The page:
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Borrowed from Hindi झाऊ (jhāū), from Sanskrit झावु (jhāvu).


jhow (uncountable)

  1. (East India) A species of grassy tamarisk shrub, Tamarix indica, common in river-marshes.
    • 1847, William Griffith, Journals of travels in Assam, Burma, Bootan, Affghanistan and the Neighbouring Countries, p. 318:
      The river remains most uninteresting: the banks are low and covered chiefly with Jhow.
    • 1984, Thomas Claverhill Jerdon, A Handbook of the Mammals of India, p. 263:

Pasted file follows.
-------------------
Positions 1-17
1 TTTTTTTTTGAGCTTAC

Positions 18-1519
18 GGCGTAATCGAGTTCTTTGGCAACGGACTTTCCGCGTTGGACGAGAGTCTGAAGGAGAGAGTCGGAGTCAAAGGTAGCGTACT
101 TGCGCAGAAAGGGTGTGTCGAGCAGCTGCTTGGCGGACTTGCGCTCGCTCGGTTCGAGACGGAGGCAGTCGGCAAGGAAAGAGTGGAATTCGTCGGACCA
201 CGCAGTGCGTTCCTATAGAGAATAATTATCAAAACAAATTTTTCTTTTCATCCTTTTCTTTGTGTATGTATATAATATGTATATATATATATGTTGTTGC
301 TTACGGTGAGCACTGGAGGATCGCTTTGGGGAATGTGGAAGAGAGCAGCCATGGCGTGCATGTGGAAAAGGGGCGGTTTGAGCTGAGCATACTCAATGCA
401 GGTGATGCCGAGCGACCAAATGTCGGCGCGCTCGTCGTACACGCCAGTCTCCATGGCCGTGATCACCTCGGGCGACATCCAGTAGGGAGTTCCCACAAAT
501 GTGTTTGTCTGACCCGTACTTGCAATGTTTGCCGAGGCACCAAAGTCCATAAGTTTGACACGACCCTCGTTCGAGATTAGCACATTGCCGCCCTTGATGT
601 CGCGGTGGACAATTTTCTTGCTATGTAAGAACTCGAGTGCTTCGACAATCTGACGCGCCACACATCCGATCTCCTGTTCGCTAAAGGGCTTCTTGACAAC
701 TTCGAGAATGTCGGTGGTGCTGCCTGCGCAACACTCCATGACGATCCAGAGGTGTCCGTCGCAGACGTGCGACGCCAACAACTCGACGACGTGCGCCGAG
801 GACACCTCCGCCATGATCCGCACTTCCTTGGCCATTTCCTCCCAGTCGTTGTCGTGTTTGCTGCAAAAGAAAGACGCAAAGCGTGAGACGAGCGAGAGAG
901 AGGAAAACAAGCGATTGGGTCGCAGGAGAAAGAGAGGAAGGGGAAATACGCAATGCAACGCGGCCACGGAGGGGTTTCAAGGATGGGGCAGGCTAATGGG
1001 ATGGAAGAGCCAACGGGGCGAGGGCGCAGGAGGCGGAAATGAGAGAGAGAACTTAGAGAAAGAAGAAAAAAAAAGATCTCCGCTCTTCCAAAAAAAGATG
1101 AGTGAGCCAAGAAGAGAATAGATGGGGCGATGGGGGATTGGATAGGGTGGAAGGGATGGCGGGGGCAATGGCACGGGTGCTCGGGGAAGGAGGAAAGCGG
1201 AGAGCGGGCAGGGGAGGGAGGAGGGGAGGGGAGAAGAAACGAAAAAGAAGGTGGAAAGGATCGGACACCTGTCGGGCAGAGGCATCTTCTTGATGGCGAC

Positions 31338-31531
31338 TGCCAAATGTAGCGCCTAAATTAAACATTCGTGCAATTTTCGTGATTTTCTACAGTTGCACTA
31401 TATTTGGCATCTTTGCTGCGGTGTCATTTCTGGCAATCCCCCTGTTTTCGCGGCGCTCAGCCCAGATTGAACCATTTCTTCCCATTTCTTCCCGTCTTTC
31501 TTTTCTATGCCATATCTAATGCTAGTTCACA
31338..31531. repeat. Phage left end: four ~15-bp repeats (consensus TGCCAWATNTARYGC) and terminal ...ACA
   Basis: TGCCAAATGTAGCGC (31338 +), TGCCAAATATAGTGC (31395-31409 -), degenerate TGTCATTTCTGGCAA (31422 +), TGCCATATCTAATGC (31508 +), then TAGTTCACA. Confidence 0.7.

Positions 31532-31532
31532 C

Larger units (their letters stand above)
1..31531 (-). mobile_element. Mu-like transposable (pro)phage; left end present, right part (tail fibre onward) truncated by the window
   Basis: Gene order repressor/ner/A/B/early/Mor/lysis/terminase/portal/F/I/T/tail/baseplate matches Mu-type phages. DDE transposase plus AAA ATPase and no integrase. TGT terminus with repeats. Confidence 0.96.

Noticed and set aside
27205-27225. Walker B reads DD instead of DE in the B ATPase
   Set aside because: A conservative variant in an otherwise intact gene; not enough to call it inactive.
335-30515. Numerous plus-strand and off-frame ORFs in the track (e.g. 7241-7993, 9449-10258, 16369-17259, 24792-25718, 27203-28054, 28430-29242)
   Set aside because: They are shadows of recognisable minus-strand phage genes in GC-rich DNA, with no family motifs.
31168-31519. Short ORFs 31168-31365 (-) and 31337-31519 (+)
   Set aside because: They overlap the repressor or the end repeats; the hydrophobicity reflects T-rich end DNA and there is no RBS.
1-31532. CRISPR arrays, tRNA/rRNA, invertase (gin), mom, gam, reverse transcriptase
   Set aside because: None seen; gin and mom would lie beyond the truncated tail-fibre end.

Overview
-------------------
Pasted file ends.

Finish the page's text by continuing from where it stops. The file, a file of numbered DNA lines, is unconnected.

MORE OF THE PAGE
It is very abundant in Bengal, in many parts near the foot of the Himalayas, in Deyra Doon, and near the Ganges, Jumna, Sutlej, and other large rivers, frequenting chiefly long grass and jhow jungle.
    • 2015, Ranjita Biswas, translating Arupa Patangia Kalita, Written in Tears, Harper Perennial 2015, p. 53:
      If you asked her where she learnt them, she would only laugh, her body shaking with laughter like jhow grass swaying in the wind.